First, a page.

Carol Craig is the Centre's Chief Executive. She is author of The Scots' Crisis of Confidence, Creating Confidence: A Handbook for Professionals Working with Young People, The Tears that Made the Clyde: Well-being in Glasgow and The Great Takeover: How materialism, the media and markets now dominate our lives. She is Commissioning editor for the Postcards from Scotland series. Carol blogs on confidence, well-being, inequality, every day life and some of the great challenges of our time. The views she expresses are her own unless she specifically states that they reflect the Centre's thinking.
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I am particularly fond of Dundee and really love being invited to speak at events there. I suppose I am particularly predisposed to the city as the Go Dundee group got together as the result of the conference I organised in 2004 with Malcolm Gladwell as the keynote speaker, called Scotland’s Tipping Point. Since then Go Dundee have run a number of great events and projects.
The latest event they asked me to speak at was entitled ‘Dundee – a Confident City’. As it was a Dundee Partnership Forum event there were folk there from organisations right across the city.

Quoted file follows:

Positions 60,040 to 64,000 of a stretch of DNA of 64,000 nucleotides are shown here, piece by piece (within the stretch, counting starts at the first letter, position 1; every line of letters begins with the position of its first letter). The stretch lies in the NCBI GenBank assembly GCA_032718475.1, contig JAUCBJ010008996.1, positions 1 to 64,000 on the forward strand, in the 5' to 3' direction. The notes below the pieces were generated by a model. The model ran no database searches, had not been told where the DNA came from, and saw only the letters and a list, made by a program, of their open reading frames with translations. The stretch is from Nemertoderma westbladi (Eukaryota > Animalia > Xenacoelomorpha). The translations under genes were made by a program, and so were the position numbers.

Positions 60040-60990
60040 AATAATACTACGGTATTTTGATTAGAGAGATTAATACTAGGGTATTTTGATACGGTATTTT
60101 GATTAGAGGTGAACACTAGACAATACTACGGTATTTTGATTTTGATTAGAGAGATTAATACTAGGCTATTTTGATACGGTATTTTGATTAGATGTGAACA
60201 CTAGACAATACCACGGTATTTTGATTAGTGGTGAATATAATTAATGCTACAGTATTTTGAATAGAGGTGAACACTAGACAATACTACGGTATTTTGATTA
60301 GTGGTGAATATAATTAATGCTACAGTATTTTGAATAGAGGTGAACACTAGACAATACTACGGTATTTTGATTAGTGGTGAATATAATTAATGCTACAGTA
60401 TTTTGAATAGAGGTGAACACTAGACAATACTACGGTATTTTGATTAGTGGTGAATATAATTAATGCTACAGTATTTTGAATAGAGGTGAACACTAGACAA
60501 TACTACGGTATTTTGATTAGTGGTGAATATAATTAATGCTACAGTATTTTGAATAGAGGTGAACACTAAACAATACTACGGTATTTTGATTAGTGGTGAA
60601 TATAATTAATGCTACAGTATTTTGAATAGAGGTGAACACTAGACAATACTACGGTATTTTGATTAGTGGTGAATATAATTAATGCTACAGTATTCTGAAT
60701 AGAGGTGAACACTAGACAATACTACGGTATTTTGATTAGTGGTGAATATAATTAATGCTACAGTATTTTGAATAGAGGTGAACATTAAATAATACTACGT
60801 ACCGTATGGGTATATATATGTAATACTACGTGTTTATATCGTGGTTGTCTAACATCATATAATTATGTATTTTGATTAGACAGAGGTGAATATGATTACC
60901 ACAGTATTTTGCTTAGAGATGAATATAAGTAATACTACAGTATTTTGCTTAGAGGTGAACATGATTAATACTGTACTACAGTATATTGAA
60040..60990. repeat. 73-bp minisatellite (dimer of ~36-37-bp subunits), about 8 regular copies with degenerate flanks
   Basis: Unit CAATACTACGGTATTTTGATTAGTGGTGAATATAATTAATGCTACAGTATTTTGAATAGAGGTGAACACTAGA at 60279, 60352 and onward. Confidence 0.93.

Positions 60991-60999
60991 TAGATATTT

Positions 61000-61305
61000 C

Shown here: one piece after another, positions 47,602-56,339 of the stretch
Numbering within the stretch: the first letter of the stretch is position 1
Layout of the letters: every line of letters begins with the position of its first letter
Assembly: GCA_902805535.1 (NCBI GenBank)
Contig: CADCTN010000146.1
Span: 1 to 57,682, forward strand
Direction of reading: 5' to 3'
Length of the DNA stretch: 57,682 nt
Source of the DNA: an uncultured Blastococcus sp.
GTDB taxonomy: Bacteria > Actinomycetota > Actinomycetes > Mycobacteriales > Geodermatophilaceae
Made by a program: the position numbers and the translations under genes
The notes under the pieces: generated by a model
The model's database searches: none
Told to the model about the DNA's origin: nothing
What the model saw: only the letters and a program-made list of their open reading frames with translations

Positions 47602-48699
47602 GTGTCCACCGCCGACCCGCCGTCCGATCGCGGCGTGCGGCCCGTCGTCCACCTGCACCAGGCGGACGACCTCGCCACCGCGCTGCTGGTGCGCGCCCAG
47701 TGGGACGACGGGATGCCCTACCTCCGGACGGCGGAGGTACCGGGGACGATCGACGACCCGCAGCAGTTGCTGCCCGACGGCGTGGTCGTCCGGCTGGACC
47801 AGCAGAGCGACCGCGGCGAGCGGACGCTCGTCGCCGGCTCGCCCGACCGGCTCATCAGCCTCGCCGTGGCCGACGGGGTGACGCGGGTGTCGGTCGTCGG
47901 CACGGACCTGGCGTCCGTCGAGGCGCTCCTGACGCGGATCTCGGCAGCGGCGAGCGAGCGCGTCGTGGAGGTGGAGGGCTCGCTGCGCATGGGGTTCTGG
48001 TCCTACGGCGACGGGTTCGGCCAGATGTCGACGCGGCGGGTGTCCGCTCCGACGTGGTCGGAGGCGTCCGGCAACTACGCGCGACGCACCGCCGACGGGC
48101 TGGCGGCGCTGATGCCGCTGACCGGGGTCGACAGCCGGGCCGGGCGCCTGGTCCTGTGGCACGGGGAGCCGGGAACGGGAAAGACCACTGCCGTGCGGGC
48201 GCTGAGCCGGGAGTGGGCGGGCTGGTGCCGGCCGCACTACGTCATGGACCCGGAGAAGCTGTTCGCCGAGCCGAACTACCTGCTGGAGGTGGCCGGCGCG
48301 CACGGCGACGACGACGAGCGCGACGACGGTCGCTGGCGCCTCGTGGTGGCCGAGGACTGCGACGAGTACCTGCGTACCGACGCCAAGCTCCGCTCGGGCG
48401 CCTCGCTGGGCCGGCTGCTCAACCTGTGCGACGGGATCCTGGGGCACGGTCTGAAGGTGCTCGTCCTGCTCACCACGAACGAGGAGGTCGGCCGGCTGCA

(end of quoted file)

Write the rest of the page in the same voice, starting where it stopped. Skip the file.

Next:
There were some great speakers, time for interesting discussions and, as is often the case in Dundee, lots of buzz, energy and a sense of mission.
However, one talk particularly interested me. It was given by Charis Robertson of the Hot Chocolate Trust. They work with young people aged between 12 and 21 who ‘hang out in the city centre’. I had heard about them before and know that they are terrific at engaging with young people, many of whom come from difficult backgrounds and can have challenging behaviours.
Anyway, as the theme of the event was confidence, Charis devoted some of her talk to telling us how young folk in the project responded when she asked them to define confidence and describe confident people.
She told the audience that the young people she spoke to think ‘confident people’ -
As Charis pointed out this list is essentially ‘relational’ – it is primarily about friendship, love and family.
What struck me about this list is its wisdom – it is both mature and insightful.
What also struck me is how different it is from the list you often get from people working with young people: they are much more likely to stress achievement, success and reaching goals.
What I am intrigued to know is whether this list is a reflection of this particular group of youngsters who are particularly seeking community and family through the Hot Chocolate Trust or whether it reflects this generation of young people. Have they sussed, for example, that their generation looks like its going to struggle with careers and achievements and this is reflected in their own ambitions for life?